Blog

Ocean Currents

Fish 101: Back to School

School is back in session, so why not have your first lesson be about fish schools?

school
© Brian J. Skerry/National Geographic Society/Corbis

As those fun summer days have come to an end, we can feel fall creeping upon us. And with the changing of leaves, we are reminded that school is back in session. Here at Ocean Conservancy—when we think of school—we think of schools of fish!

What better way to kick off the school year than by learning some fascinating facts about fish schools? Dive in! We’re here to give you a lesson in Fish 101.

What is a School of Fish?

Joshua Morin - Cloud of Fish
© Joshua Morin
A school of fish is a group of fish that swim in the same direction in an extremely coordinated manner.

Shoal We Continue with the Lesson?

www.unterwasserfoto.ch
© Aquapix/Fotolia
There are common misconceptions about what a school of fish actually is, and with good reason. Schools are often mistaken for shoals and while both are fish aggregations, a shoal is a looser group, sometimes with different species, that is not organized and just like to hang out. Much like the schools we have, fish schools are highly structured. Each fish must be completely in synch with its neighbors to allow for coordinated movements as the group moves in a common direction.

Follow What Leader?

OLYMPUS DIGITAL CAMERA
© Jane Saull
Amazingly enough, a school comes together on its own in a process of self-organization. Once a school starts, individual fish can sometimes act as leaders/influencers that help determine how the school moves. Some schools of fish will even follow a robo-fish that acts as a leader.

Why Do I Have to Go to School?

big fish little fish
© Jodi Jacobson
Fish school for a variety of reasons, one of them being a defense mechanism against predators. Fish also save energy by swimming in schools. The larger group can more easily find and share food.

Where Should I Sit?

alan-turner-776221-unsplash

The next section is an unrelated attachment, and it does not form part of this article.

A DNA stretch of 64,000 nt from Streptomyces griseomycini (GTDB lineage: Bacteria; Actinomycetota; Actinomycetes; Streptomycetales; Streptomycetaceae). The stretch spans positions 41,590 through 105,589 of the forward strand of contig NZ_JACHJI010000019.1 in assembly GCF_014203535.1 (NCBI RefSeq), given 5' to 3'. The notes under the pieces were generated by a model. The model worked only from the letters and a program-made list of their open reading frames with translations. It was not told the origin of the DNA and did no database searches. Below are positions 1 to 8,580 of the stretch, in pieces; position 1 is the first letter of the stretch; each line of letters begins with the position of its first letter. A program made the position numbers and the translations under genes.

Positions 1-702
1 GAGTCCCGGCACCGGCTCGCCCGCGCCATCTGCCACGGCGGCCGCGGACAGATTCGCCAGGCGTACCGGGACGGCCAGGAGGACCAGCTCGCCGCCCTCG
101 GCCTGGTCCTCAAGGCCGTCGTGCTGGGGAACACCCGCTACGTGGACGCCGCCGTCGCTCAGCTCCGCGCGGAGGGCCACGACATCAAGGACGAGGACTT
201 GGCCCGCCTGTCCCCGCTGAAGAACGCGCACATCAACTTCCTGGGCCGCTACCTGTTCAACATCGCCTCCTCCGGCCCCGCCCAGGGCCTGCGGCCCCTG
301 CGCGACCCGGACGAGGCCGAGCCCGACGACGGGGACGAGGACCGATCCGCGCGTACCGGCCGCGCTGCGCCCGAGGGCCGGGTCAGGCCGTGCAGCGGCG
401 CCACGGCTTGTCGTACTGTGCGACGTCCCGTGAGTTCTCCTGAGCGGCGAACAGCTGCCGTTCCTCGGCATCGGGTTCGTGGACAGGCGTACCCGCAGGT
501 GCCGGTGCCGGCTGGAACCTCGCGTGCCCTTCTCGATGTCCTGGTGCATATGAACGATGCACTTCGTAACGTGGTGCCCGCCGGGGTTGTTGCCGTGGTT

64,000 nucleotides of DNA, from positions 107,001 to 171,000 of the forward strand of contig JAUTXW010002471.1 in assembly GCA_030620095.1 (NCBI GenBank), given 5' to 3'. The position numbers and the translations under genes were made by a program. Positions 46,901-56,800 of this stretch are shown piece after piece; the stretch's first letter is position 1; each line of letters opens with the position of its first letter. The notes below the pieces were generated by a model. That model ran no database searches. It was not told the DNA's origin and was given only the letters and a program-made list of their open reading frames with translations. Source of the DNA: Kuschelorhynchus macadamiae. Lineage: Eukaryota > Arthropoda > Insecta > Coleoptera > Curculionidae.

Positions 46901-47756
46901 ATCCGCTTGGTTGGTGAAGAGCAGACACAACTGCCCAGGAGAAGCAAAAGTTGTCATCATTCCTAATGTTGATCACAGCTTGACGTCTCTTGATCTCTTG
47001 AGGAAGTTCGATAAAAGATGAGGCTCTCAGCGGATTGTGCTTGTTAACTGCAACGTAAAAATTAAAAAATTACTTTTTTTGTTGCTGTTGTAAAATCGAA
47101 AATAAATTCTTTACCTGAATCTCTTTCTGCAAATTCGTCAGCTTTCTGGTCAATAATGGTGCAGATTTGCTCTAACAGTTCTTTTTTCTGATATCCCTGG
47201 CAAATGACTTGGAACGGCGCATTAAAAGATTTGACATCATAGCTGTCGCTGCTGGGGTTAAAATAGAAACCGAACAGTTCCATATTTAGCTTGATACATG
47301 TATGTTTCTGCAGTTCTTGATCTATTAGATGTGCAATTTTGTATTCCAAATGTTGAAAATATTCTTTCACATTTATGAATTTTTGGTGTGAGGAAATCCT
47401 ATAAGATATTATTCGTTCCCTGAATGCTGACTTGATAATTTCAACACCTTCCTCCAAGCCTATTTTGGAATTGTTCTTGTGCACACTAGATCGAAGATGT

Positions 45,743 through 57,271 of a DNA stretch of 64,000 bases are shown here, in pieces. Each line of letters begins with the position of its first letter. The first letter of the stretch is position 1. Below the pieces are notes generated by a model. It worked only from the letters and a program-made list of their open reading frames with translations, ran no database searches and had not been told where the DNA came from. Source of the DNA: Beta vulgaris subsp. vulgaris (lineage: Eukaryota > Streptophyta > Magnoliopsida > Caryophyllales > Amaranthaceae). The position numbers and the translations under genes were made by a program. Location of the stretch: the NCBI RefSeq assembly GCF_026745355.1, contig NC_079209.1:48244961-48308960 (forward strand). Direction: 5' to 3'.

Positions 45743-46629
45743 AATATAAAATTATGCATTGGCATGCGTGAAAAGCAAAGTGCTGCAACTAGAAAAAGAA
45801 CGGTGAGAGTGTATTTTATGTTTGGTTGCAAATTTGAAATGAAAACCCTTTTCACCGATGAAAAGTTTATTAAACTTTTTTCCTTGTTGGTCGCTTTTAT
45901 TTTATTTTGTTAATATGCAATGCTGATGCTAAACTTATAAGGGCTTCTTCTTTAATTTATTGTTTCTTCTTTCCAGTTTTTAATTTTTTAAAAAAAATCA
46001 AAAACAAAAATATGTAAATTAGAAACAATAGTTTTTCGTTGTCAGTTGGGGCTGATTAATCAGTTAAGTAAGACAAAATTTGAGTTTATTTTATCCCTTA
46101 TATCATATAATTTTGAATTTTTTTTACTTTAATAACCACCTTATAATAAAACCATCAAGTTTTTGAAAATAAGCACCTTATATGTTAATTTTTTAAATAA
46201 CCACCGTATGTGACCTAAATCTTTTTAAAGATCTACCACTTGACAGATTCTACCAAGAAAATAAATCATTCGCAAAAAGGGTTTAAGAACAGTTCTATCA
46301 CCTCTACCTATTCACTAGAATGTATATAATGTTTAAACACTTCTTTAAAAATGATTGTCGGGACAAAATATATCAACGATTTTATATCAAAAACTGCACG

© Alan Turner
Every fish can’t be in the same spot within a school, and different spots have different advantages. A fish in the middle is safer from predators, but a fish on the edge might be closer to food. By exploiting the flow patterns that are being generated by those swimming ahead, fish in the back of the school have the easiest time swimming, but fish at the front get water with more oxygen.

Who’s in Your Group Project?

Dry Tortugas, Key West 2015
© Kaitlin Danca Galli
So you may be asking yourself, how do fish coordinate with each other? Well, fish keep in line through a combination of visual contact and their lateral line. Their lateral line being an organ along each side of their body that can sense subtle pressure changes in the surrounding water. By maintaining the “zone of repulsion” and “zone of orientation,” fish can sense when a neighbor is too close and automatically turn away while simultaneously still matching their neighbors’ movements.

Got a Crush on a Schoolmate?

SchoolingBohar_TheresaGuise
© Theresa Guise
Besides being a useful defense against predators, fish schools are a great way to meet someone! With the increased access to potential mates, there is sometimes synchronized reproductive behavior, leading to a large number of births.

Natural Students

Sardines fish school in ocean
© Richard Carey /Fotolia
Fish may not need any lessons when it comes being in school. Scientists think that schooling behavior isn’t something fish have to learn to do—instead, it is in their genes.

Saved by the bell! We hope you enjoyed these fishy facts and have a wonderful school year!

Related Articles